Upper eyelids also play a part, like when they rise in surprise. Learning muscle movement helps us draw various human emotions from joy to disgust.

Detailed Overview of Facial Features

Each part of our face has its job. Our eyebrows can arch or furrow, showing emotions like anger or confusion.

Eyes tell stories alone – from wide in fear to narrowed with a sinister smirk. Our jaw can drop in surprise or clench in anger.

A stretched mouth shows happiness, while a frown shows sadness. Teeth peeking through can add to a smile or grimace.

Using features like round face shapes or jawlines, we can draw easy face expressions that cover the emotional spectrum.

By mixing muscle movements and detailed features, our drawings of face expressions look more real.

Using reference images and practice will get you closer to creating expressive art. Not just eyes, but every facial part tells a story.

Techniques for Enhancing Realism

Shadows and Highlights

Shadows and highlights make a big difference in drawing realistic facial expressions. Think about where your light source is.

Shadows will fall on the parts of the face that are turned away from the light. Highlights will be on the parts facing the light.

Even small shadows change how things look. Imagine drawing a big open mouth without shadows. It would look flat, right?

Adding shadows around the teeth and inside the mouth makes the expression pop.

You can try adding highlights to round face shapes and any upper eyelids that catch the light. A little detail goes a long way.

These tweaks can turn a simple drawing into something much more lifelike.

Textures and Skin Tones

Textures and skin tones add to the realism too. Skin isn’t one flat color. It’s got different shades and textures.

Try observing your own face or someone else’s. Notice how the skin looks different on the forehead compared to the cheeks or around the eyes.

When I draw, I like to use a mix of soft and rough lines to show different textures. For example, draw softer lines for smooth cheeks and rougher lines for wrinkles or stubble.

This makes the drawing more engaging.

Don’t be afraid to mix colors to get the right skin tone. Human expressions like sadness or anger often show in the way skin changes color, like flushed cheeks or a pale face, adding another layer of depth to your art.

Remember, the goal is to make your drawings of face expressions feel alive.

By paying attention to shadows, highlights, textures, and skin tones, you’ll see a big improvement in how real and expressive your drawings look.

Practicing Expression Variations

mastering drawing facial expressions with lots of faces and facial expressions being displayed

Drawing different face expressions helps make characters feel real. Let’s explore some ways to practice.

Mixing Emotions for Complexity

Mixing emotions makes characters interesting. For instance, imagine drawing a sinister smirk with big open eyes. It can show a mix of joy and something sneaky.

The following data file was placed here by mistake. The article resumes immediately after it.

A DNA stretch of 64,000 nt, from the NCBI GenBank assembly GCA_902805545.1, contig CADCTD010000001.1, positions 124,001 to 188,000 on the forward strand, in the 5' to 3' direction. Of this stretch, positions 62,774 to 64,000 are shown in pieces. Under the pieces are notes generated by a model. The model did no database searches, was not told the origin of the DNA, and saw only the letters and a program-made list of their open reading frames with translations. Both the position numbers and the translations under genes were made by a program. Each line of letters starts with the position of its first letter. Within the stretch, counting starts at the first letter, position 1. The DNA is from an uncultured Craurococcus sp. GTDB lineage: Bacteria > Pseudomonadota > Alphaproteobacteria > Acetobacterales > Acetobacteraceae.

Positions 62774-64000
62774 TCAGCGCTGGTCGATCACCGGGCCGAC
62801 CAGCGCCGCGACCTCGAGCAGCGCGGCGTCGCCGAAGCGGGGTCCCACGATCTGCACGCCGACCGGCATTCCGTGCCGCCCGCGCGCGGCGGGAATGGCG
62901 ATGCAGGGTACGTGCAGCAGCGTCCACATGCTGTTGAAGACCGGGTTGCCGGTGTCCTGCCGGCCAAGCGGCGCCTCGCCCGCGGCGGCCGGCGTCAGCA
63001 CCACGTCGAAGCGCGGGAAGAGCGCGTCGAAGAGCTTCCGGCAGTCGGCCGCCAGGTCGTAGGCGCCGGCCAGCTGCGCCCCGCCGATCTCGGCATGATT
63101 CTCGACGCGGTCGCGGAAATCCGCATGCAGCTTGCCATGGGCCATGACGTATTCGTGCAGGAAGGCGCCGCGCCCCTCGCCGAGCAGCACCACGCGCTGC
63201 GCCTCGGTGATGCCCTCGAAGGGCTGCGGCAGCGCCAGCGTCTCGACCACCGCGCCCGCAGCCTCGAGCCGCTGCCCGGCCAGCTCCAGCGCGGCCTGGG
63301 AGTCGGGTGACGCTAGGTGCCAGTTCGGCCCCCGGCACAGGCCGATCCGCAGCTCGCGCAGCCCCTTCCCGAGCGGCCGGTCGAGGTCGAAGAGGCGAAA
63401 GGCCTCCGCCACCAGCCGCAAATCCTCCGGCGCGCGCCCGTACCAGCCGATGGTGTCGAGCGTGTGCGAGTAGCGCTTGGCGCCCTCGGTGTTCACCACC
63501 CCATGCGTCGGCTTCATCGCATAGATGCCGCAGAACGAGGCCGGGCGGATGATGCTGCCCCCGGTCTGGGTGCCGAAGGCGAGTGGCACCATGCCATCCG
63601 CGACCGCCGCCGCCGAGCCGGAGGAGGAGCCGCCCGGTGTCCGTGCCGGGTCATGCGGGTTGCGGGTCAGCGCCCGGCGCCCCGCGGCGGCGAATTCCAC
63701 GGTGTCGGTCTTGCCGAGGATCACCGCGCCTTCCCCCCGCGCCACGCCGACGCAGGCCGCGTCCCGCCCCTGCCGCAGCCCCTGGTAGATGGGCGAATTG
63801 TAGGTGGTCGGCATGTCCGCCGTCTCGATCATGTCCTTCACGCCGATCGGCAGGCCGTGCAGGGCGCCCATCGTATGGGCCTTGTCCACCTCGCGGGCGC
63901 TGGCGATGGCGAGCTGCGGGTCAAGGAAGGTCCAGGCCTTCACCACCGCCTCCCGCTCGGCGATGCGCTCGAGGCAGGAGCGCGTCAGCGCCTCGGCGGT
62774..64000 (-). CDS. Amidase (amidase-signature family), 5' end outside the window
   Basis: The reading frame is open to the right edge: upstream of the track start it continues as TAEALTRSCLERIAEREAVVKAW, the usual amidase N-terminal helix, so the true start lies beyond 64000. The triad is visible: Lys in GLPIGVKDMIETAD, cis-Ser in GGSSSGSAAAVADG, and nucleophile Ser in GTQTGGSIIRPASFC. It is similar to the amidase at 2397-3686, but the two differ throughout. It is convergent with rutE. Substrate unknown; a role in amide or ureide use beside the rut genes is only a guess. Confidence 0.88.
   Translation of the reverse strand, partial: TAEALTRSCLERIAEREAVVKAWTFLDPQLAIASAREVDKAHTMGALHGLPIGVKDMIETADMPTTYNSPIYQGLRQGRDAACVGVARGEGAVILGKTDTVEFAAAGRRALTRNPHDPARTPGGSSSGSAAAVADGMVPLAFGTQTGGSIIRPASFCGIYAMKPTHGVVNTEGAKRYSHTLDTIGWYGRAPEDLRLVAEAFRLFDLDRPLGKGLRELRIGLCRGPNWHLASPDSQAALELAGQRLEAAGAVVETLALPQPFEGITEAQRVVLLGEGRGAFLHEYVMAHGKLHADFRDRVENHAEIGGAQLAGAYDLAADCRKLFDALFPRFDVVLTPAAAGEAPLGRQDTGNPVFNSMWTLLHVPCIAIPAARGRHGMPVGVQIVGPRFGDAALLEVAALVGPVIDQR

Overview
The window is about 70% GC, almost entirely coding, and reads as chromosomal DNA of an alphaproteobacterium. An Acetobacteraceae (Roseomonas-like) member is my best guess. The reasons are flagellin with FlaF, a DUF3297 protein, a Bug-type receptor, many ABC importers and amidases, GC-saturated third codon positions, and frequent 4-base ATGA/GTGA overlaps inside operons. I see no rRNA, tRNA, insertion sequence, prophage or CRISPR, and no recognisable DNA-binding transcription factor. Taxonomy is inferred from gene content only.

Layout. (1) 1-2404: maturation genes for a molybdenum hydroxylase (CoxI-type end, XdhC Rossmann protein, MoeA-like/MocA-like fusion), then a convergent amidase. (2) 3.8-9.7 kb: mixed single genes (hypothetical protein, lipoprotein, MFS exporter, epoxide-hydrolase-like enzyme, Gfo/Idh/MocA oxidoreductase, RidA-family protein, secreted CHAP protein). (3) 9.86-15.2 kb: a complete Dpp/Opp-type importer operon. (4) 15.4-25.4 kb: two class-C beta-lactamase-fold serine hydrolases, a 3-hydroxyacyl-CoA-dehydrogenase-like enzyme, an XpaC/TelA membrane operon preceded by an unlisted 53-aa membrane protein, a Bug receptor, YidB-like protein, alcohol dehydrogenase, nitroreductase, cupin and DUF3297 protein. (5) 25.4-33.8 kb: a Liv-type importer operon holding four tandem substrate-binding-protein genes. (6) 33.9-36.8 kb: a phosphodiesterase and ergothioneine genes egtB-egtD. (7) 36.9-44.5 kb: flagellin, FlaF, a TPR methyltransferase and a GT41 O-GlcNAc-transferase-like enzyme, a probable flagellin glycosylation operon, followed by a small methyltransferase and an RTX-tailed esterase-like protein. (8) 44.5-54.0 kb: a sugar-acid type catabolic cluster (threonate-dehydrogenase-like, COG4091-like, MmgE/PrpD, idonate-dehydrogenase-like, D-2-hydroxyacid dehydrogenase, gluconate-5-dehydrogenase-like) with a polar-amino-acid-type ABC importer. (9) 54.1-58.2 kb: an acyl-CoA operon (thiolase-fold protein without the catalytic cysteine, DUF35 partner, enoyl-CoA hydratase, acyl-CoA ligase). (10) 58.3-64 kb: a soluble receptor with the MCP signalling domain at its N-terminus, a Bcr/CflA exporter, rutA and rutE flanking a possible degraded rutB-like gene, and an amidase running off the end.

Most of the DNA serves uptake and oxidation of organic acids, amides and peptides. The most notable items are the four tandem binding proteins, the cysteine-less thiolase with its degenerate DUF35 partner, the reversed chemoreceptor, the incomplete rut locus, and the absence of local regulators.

Start with a basic happy face. Then, add the smirk by raising one side of the mouth. Next, widen the eyes for that “Uh-oh” feeling.

It’s like baking—combine different ingredients for unique flavors. Try blending anger and happiness for a conflicted character.

Use a stretched mouth for anger but soften the eyes for mixed feelings. Your characters will seem more human.

Age and Gender Differences in Expressions

Age and gender change how we show feelings. A child’s surprised face appears different from an adult’s.

Kids often have round faces, which makes their eyes look bigger when surprised. Adults might have more pronounced jawlines, so their upper eyelids might move differently.

To show an old person’s happiness, focus on wrinkles around the eyes and mouth. These tiny lines add depth to their smiles.

For a teen, keep the face smooth and the expressions more exaggerated. Boys might stiffen their jaw when angry; girls might show disgust with both upper and lower eyelids.

Look at different people for ideas. It’s like learning new dance moves—each age and gender brings its own style.

Advanced Tips and Common Mistakes

Getting good at drawing facial expressions takes practice. Here’s how to level up your skills with some advanced tips and avoid common pitfalls.

Using References Effectively

Using references can be a game-changer. When I start, I often look at photos of people showing different emotions.

Looking at a surprised face or a sinister smirk helps me capture the details. I notice the upper eyelids when someone is surprised or the way a smile stretches the mouth.

Keep a collection of face expression drawing references handy. They’re like cheat sheets.

I love studying figure gestures too. They help me see how the whole body works with the face.

Remember, faces are complex. Using real examples makes it easier to draw feelings like joy, anger, and sadness.

Avoiding Over-Exaggeration

It’s easy to go over the top with facial expressions. I used to draw huge eyes for every emotion. It didn’t look right.

Now, I focus on subtle changes. For instance, slight shifts in the jaw or eye expressions can show a lot. Not every sad face needs big tears. Sometimes, a simple frown or droopy eyes says it all.

Remember the emotional spectrum is wide, so you don’t need to max out every feeling. Finding the balance keeps drawings more realistic.

Practice drawing neutral faces too, they’re just as important.

In short, less can be more. When in doubt, look at yourself in a mirror or snap a photo. Your own face is the best guide for getting the expressions just right.

Leave a Reply

Your email address will not be published. Required fields are marked *